Accepting or Declining Tokens in a Smart Contract

This example shows how Tezos.amount and failwith can be used to decline any transaction that sends more tez than 0tez, that is, no incoming tokens are accepted.

type parameter is unit
type storage is unit
type return is list (operation) * storage
function deny (const action : parameter; const store : storage) : return is
if Tezos.amount > 0tez then
(failwith ("This contract does not accept tokens.") : return)
else ((nil : list (operation)), store)

Note that amount is deprecated. Please use Tezos.amount.

Access Control

This example shows how Tezos.source can be used to deny access to an entrypoint.

const owner : address = ("tz1KqTpEZ7Yob7QbPE4Hy4Wo8fHG8LhKxZSx": address);
function main (const action : parameter; const store : storage) : return is
if Tezos.source =/= owner then (failwith ("Access denied.") : return)
else ((nil : list (operation)), store)

Note that source is deprecated. Please use Tezos.source.

Inter-Contract Invocations

It would be somewhat misleading to speak of "contract calls", as this wording may wrongly suggest an analogy between contract "calls" and function "calls". Indeed, the control flow returns to the site of a function call, and composed function calls therefore are stacked, that is, they follow a last in, first out ordering. This is not what happens when a contract invokes another: the invocation is queued, that is, follows a first in, first our ordering, and the dequeuing only starts at the normal end of a contract (no failure). That is why we speak of "contract invocations" instead of "calls".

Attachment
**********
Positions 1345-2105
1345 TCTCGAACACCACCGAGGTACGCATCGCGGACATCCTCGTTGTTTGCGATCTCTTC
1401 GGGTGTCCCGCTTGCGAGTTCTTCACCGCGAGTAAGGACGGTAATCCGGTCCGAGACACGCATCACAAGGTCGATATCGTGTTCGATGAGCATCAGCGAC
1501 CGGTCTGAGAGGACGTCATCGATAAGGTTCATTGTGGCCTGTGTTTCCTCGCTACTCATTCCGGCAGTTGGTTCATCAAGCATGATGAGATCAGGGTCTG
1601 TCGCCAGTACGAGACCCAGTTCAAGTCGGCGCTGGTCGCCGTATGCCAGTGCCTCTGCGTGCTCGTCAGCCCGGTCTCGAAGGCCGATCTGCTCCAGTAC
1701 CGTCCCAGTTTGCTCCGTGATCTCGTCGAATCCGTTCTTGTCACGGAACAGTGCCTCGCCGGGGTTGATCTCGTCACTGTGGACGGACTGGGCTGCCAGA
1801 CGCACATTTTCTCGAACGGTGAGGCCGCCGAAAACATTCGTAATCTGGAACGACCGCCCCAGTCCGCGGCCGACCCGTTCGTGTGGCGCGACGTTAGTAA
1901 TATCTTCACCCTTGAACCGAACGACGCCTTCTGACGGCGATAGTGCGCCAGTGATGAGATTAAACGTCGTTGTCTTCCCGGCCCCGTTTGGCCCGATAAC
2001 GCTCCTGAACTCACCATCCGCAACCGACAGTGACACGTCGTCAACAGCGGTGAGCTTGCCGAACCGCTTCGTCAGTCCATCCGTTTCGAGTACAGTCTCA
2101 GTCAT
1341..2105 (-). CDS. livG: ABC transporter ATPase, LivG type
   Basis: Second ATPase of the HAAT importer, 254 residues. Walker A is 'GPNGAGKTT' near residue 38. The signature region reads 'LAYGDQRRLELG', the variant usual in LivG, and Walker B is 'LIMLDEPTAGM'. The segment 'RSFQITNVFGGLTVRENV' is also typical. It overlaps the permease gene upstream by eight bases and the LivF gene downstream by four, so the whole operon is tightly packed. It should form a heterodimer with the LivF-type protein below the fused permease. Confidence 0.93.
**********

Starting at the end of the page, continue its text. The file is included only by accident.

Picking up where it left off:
The following example shows how a contract can invoke another by emiting a transaction operation at the end of an entrypoint.

The same technique can be used to transfer tokens to an implicit account (tz1, ...): all you have to do is use a unit value as the parameter of the smart contract.

In our case, we have a counter.ligo contract that accepts an action of type parameter, and we have a proxy.ligo contract that accepts the same parameter type, and forwards the call to the deployed counter contract.

// counter.ligo
type parameter is
Increment of nat
| Decrement of nat
| Reset
type storage is unit
type return is list (operation) * storage
// proxy.ligo
type parameter is
Increment of nat
| Decrement of nat
| Reset
type storage is unit
type return is list (operation) * storage
const dest : address = ("KT19wgxcuXG9VH4Af5Tpm1vqEKdaMFpznXT3" : address)
function proxy (const action : parameter; const store : storage): return is
block {
const counter : contract (parameter) =
case (Tezos.get_contract_opt (dest) : option (contract (parameter))) of
Some (contract) -> contract
| None -> (failwith ("Contract not found.") : contract (parameter))
end;
(* Reuse the parameter in the subsequent
transaction or use another one, `mock_param`. *)
const mock_param : parameter = Increment (5n);
const op : operation = Tezos.transaction (action, 0tez, counter);
const ops : list (operation) = list [op]
} with (ops, store)